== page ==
```  # 7. make a prediction
print("Predicting sex for age = 30, county = carson, ")
print("monocyte count = 0.4000, ")
print("hospitization history = moderate ")
inpt = np.array([[0.30, 0,0,1, 0.40, 0,1,0]],
dtype=np.float32)
inpt = T.tensor(inpt, dtype=T.float32).to(device)
log_reg.eval()
oupt = log_reg(inpt)    # a Tensor
pred_prob = oupt.item()   # scalar, [0.0, 1.0]
print("Computed output pp: ", end="")
print("%0.4f" % pred_prob)```

Because the model was trained using normalized and encoded data, to make a prediction you must normalize and encode the item to predict in the same way. Setting the model into eval() mode isn't necessary but is good practice in my opinion.

The demo concludes by displaying the prediction in friendly form:

```. . .
if pred_prob < 0.5:
print("Prediction = male")
else:
print("Prediction = female")

print("End Patient gender demo")

if __name__== "__main__":
main()```

A threshold value of 0.5 is the most common for logistic regression. If you use a lower threshold value you will get more class 1 predictions; a higher threshold value will give more class 0 predictions.

Computing Model Accuracy
The program-defined accuracy() function accepts a Dataset of patient data, iterates through each data item, computes a predicted class and compares it with the actual class. The code is presented in Listing 4.

Listing 4: Logistic Regression Model Prediction Accuracy

```def accuracy(model, ds, verbose=False):
# ds is a iterable Dataset of Tensors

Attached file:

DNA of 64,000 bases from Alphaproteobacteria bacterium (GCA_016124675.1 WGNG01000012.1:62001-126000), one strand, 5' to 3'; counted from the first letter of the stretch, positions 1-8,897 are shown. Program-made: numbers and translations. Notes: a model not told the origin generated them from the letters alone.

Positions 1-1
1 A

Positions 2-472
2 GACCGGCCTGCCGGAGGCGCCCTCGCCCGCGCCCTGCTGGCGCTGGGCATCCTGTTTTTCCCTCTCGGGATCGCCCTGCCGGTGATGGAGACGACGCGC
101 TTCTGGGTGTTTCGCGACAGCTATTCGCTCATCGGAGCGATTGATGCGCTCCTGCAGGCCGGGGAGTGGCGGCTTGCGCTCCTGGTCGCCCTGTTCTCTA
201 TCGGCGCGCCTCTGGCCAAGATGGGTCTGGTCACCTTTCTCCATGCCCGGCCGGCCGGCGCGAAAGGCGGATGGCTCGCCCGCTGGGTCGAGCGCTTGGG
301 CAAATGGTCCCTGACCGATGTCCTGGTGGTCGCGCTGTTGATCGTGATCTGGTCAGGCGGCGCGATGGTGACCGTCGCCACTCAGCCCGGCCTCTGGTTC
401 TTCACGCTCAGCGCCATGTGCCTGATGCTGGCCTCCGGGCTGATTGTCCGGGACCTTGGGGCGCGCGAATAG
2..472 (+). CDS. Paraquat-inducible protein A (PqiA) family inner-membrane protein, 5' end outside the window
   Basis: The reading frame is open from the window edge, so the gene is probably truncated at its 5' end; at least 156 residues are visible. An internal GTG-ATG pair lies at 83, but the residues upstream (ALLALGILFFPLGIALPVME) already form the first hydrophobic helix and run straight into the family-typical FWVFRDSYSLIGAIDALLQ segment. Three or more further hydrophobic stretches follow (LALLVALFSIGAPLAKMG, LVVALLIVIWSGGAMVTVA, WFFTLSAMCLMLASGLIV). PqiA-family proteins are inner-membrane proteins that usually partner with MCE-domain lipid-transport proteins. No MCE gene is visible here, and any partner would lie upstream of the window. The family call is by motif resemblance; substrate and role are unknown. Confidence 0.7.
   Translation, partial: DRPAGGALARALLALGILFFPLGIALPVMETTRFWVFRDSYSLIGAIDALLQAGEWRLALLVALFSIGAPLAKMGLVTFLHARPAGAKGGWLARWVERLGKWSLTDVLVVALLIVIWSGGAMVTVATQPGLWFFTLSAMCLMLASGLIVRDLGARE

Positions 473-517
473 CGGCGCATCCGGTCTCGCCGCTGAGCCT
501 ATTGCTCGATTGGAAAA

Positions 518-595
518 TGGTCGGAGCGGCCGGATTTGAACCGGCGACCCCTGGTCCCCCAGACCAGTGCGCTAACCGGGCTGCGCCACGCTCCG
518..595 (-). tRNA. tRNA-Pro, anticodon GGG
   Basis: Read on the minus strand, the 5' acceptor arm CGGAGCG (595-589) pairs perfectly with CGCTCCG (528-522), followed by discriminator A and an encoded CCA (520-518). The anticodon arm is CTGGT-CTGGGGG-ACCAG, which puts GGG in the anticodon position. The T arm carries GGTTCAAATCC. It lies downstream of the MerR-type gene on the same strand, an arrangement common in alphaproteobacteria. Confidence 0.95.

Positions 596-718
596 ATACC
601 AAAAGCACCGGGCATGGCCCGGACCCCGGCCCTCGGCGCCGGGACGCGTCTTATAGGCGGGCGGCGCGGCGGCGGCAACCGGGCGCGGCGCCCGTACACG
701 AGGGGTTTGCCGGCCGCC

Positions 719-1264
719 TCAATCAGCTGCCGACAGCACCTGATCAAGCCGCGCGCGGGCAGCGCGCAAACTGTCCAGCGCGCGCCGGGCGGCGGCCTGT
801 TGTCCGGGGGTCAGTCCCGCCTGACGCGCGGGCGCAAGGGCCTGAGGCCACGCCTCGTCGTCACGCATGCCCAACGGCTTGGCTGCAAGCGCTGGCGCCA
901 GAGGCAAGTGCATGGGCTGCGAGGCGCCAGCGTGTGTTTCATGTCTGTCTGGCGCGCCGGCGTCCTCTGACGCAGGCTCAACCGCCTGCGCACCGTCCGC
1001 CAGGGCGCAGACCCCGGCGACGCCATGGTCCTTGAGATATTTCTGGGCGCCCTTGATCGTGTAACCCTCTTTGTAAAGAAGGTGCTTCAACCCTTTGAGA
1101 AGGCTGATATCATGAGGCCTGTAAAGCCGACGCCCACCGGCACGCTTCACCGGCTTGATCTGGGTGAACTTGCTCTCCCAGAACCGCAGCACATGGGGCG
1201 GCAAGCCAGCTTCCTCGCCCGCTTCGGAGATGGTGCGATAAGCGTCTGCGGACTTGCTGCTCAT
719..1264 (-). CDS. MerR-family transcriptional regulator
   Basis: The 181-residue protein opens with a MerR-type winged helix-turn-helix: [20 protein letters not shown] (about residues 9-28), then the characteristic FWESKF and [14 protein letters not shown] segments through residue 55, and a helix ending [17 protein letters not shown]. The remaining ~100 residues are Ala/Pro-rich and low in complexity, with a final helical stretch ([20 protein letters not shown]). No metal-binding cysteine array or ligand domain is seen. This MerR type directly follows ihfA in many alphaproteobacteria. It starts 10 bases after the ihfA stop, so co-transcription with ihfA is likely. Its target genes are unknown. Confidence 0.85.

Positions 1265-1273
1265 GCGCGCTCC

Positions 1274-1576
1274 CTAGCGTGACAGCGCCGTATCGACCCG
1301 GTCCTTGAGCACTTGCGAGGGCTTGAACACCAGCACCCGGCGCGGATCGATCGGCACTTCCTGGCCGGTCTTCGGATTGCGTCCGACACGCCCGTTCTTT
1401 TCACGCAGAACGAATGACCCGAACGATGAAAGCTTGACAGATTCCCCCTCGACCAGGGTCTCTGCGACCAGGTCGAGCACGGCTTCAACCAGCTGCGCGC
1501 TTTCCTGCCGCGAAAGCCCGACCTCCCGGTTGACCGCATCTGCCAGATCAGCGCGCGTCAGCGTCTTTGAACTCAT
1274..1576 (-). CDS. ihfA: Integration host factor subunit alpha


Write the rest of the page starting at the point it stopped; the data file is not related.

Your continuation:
model.eval()
n_correct = 0; n_wrong = 0

for i in range(len(ds)):
inpts = ds[i]['predictors']
target = ds[i]['sex']  # float32  [0.0] or [1.0]
oupt = model(inpts)
if verbose == True:
print("")
print(oupt)
print(target)
input()

# avoid 'target == 1.0'
if target < 0.5 and oupt < 0.5:  # .item() not needed
n_correct += 1
elif target >= 0.5 and oupt >= 0.5:
n_correct += 1
else:
n_wrong += 1

return (n_correct * 1.0) / (n_correct + n_wrong)```

The code could have been written as "if target == 1.0 and oupt < 0.5," but I don't like to directly compare two float values for equality so I use "if target < 0.5 and oupt < 0.5" instead.

Wrapping Up
When you have a binary classification problem, you can use many different techniques. Three advantages of using PyTorch logistic regression with L-BFGS optimization are:

1. The simplicity of logistic regression compared to techniques like support vector machines
2. The flexibility of PyTorch compared to rigid high level systems such as scikit-learn
3. The speed of L-BFGS compared to most forms of stochastic gradient descent